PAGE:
“I usually get a few emails every week from instructors at other institutions asking for advice about the setup,” Brunton said. “A lot of people have pioneered flipped classrooms and asynchronous teaching using other technologies. But I think the lightboard studio is a really compelling format.”
When he’s not on YouTube helping to simplify the fundamentals of applied math, Brunton enjoys watching videos about bartending and cocktails (The Educated Barfly is his favorite), and cooking (Babish). His family was even inspired to make their own stop-action cocktail video at the beginning of the pandemic lockdown.
Brunton grew up in Texas and met his wife Bing at California Institute of Technology during pre-freshman orientation weekend. Bing Brunton is an associate professor of biology at UW and the couple has two kids and a dog.
Brunton has always had a passion for science fiction, especially space travel and future technology. And he shared these additional fun facts about himself: “I carve my own crystal clear ice for drinks; I wear one of 10 identical black shirts every day; I’ve never once had a professional haircut; and I can count to over 1,000 on my 10 fingers.”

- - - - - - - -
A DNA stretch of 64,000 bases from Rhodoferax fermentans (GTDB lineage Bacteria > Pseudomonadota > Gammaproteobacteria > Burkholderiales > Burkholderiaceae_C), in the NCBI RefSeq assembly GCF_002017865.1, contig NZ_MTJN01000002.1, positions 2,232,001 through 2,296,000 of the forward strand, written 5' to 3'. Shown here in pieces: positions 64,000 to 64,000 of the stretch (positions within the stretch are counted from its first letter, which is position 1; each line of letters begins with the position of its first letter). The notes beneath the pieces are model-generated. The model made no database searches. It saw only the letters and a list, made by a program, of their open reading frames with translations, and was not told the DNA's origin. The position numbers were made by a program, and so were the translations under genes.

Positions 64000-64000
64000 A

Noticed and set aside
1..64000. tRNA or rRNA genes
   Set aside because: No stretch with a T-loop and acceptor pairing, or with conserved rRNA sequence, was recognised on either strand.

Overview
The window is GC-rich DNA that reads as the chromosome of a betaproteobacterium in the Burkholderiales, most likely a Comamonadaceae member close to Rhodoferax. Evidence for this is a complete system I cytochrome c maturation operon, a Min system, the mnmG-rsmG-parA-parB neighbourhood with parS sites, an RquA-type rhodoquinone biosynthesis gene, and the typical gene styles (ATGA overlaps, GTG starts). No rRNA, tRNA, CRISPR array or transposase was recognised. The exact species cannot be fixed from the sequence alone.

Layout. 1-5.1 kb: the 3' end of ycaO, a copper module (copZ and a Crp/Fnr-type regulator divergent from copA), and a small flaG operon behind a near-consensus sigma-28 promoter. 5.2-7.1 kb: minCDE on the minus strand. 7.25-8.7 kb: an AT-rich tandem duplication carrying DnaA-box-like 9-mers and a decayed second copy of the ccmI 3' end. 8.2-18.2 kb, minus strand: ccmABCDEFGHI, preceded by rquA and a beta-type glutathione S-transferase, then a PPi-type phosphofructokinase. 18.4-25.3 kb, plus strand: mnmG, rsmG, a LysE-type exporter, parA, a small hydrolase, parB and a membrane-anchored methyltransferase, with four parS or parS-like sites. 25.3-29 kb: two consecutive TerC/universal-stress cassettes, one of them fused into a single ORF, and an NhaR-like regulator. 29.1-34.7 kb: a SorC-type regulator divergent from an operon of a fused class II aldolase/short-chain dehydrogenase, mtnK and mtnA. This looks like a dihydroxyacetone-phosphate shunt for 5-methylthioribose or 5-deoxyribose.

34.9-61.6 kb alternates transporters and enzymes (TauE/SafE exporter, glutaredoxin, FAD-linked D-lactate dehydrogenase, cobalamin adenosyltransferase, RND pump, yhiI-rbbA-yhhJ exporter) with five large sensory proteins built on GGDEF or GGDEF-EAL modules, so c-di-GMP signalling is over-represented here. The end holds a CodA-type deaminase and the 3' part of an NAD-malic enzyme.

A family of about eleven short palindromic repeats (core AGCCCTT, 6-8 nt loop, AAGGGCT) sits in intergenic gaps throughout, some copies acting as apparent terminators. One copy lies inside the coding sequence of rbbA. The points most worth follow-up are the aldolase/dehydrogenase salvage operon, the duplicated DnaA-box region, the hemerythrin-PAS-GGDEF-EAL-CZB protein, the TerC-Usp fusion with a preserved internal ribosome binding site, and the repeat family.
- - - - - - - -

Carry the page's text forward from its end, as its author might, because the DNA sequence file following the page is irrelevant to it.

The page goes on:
Learn more about this week’s Geek of the Week, Steve Brunton:
What do you do, and why do you do it? I’m a professor at UW, so I wear a lot of hats. But at the end of the day, there are three things I work on that really excite me: 1) I teach math to engineers; 2) my lab works on fundamental research to marry machine learning with classical engineering problems in dynamical systems modeling and control; and 3) we apply this research to better understand and control systems in fluid dynamics.
- I teach math to engineers: I absolutely love teaching. It is by far the most fun and rewarding part of my job, having an impact on young people who are eager to improve themselves. My life has been defined in large part by the efforts of great teachers who have been generous with their investment in me, and I am fortunate to have the opportunity to invest in the next generation. I spend a lot of time (mostly nights and weekends) writing books and making YouTube videos, which has been very rewarding.